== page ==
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Hurricane Irma

As we continue our recovery and cleanup efforts, please visit the Emergency website for the latest information on openings and closings in Miami-Dade County.

Climate Change

There is consensus among the world’s leading scientists that Southeast Florida is one of the regions most vulnerable to climate change. Miami-Dade County has been in the forefront of addressing these issues for many years, particularly potential flooding impacts. The County has been implementing policies and initiatives  to address climate change, environmental protection and other sustainability issues including energy efficiency and water conservation.

Miami-Dade County’s climate change strategy is outlined in GreenPrint as well as in the Southeast Florida Regional Climate Change Compact’s Regional Climate Action Plan (RCAP). RCAP was initially developed in August 2012 and updated in 2017 with the help of local government staff, key stakeholders and partners, and members of the general public. 
Southeast Florida Regional Climate Compact

The Compact is a regional collaborative formed in 2009 with Broward, Miami-Dade, Monroe and Palm Beach counties, as well as their municipalities and partners. The Compact was adopted by the Miami-Dade Board of County Commissioners to develop joint policy positions, legislative policy statements, and RCAP. The Compact also holds an annual Summit which Miami-Dade hosted in 2010 and 2014, and will host again this year on October 24-25, 2018, at the Miami Beach Convention Center. Read more about sponsorship opportunities and information.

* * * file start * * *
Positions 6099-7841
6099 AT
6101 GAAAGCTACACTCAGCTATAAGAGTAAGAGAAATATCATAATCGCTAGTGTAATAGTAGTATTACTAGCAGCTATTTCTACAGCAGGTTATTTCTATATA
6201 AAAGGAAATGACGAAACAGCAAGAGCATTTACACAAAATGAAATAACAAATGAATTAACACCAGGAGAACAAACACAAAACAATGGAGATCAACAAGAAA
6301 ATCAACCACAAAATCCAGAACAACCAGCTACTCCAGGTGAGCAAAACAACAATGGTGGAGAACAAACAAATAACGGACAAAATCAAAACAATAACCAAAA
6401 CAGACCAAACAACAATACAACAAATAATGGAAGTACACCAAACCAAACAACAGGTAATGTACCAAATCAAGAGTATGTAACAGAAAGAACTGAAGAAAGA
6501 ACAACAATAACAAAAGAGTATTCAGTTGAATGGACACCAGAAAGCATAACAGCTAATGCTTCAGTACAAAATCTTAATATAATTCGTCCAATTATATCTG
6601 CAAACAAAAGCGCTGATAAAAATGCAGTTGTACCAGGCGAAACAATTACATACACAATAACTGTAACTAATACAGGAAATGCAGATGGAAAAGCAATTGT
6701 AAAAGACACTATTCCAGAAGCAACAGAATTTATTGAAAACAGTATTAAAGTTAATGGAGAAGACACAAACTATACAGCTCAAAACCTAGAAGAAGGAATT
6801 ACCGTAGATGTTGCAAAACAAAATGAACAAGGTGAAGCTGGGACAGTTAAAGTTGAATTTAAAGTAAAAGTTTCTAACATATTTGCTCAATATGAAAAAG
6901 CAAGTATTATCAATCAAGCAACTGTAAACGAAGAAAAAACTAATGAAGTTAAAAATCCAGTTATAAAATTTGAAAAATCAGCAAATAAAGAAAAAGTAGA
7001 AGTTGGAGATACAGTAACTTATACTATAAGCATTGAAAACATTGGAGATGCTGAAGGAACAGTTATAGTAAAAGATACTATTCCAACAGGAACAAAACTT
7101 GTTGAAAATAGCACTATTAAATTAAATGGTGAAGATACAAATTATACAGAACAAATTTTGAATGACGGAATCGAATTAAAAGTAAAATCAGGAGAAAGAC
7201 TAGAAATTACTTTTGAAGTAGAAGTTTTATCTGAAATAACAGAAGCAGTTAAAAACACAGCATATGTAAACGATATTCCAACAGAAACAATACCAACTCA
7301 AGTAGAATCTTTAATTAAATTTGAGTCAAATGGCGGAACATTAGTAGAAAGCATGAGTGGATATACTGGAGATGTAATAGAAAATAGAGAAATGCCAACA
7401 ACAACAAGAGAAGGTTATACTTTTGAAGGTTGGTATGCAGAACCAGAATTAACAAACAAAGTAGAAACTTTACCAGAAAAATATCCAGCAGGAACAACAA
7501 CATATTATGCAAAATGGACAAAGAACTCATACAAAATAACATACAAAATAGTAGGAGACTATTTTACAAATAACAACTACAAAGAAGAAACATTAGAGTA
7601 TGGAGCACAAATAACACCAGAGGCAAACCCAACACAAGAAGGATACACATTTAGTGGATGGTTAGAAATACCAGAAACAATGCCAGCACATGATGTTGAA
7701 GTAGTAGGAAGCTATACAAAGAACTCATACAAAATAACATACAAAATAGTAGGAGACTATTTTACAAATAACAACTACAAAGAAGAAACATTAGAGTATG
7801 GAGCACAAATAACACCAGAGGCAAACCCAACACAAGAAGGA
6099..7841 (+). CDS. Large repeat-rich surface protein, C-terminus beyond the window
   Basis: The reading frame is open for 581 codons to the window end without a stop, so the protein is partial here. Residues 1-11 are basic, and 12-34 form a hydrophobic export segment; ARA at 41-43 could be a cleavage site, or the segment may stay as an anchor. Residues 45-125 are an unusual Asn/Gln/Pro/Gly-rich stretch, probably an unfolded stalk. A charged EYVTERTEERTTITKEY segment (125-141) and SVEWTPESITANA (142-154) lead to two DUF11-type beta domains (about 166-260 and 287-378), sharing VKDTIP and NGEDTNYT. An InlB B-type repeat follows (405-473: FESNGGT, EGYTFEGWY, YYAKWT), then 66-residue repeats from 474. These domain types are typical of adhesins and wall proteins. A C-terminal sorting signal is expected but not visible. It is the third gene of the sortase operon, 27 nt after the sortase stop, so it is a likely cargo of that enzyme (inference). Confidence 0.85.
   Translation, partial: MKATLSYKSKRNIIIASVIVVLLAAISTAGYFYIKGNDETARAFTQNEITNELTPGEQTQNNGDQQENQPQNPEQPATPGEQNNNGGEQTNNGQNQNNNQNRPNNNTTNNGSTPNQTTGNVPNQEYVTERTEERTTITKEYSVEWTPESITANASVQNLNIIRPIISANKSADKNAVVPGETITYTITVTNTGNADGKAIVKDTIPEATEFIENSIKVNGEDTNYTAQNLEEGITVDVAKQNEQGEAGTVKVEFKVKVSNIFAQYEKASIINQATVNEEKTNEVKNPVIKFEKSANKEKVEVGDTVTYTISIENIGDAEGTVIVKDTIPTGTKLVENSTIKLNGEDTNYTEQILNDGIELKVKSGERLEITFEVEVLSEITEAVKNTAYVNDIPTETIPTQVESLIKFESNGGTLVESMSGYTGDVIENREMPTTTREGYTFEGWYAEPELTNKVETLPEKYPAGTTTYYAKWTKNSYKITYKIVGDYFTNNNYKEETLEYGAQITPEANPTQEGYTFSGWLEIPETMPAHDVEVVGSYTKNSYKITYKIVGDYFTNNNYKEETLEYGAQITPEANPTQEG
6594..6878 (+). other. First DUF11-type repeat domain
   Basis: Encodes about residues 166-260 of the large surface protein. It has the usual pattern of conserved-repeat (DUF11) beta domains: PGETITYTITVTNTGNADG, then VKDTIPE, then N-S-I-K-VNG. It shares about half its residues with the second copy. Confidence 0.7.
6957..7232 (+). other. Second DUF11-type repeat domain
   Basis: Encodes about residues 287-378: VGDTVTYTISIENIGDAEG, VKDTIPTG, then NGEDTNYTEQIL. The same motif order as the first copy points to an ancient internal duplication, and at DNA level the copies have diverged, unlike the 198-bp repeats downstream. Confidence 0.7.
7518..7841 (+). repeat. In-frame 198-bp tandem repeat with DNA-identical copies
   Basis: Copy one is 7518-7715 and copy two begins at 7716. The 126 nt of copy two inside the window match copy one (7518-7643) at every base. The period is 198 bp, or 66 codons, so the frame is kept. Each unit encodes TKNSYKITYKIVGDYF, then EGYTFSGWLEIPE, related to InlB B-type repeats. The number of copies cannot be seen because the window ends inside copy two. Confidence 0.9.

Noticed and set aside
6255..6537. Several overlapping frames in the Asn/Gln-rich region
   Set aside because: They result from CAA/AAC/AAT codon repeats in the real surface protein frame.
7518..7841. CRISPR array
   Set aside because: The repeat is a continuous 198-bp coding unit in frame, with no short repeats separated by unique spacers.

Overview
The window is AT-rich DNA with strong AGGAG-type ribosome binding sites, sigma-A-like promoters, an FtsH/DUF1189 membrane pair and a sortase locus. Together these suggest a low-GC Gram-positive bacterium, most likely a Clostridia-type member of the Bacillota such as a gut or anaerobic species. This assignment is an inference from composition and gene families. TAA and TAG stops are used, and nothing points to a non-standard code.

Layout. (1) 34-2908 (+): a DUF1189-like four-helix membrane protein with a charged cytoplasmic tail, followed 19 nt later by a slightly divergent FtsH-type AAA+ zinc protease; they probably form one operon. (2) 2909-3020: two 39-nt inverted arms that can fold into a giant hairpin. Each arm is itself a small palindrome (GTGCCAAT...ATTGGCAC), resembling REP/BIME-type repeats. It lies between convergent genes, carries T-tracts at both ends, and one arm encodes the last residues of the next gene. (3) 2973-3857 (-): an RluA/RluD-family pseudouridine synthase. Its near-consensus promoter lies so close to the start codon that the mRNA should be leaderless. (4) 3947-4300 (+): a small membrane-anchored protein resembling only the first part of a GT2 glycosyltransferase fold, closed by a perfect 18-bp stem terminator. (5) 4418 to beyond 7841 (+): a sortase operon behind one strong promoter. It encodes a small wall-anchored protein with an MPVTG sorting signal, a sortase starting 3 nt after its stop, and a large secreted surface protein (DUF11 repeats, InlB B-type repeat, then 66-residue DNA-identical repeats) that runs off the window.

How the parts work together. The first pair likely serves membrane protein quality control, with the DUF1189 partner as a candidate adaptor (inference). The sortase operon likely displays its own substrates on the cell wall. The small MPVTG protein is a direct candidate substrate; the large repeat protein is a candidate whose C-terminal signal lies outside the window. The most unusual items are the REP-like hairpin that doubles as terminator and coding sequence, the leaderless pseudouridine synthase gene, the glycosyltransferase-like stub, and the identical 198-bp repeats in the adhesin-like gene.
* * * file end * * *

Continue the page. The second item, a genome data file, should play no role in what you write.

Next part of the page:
Addressing Sea Level Rise

For an overview of the issue of sea level rise, please see our Story Map which includes information on what the County is doing to adapt.

The County has been seriously working on this issue since the Sea Level Rise Task Force was formed in July 2013. This Task Force reviewed the relevant information regarding the potential impact of sea level rise on public services, facilities, real estate, water, ecological resources, property and infrastructure. The Task Force provided the County with direction and recommended adaptation efforts.

Subsequently, the County issued a series of reports providing more detailed information on these and other topics:

More Reports

Planning for Sea Level Rise

Since 2014 and the adoption of Resolution No. R-451-14 it has been County policy that all capital projects consider the impacts of sea level rise. For all planning purposes the County relies upon the Compact’s Unified Sea Level Rise Projection for Southeast Florida. These locally-adapted projections incorporate the best available science and are consistent with the projections used by the Army Corps of Engineers, the National Oceanographic and Atmospheric Administration and the Intergovernmental Panel on Climate Change. By 2060, the County expects sea levels to be 14 to 34 inches higher than the 1992 mean sea level.

Sea Level Rise Graph
Adaptation Action Areas

The County’s first pilot Adaptation Action Area was the Arch Creek Basin, a low-lying stormwater basin in the northeastern portion of the County.

In May 2016, the Urban Land Institute (ULI) hosted an Advisory Services Panel which produced a final report (6.7 MB) focused on the area’s flood challenges. In advance of that panel, the County published a briefing book (11.3 MB).

In November 2015, ULI’s recommendations were taken further through a Resilient Redesign III charrette aimed at enhancing the resilience of three low-lying areas within the Arch Creek basin. The final presentation (20.7 MB) showcases the ideas of the design teams.

In June 2017, with support from the Knight Foundation, the County partnered with Citymart to launch a Flood Resilience Challenge. Details are included in the Final Report.

Recognition

If you cannot view PDF PDF files, you can download Acrobat Reader  for free from Adobe Systems, Inc. In order to use PDF files, you must have Acrobat installed on your computer.

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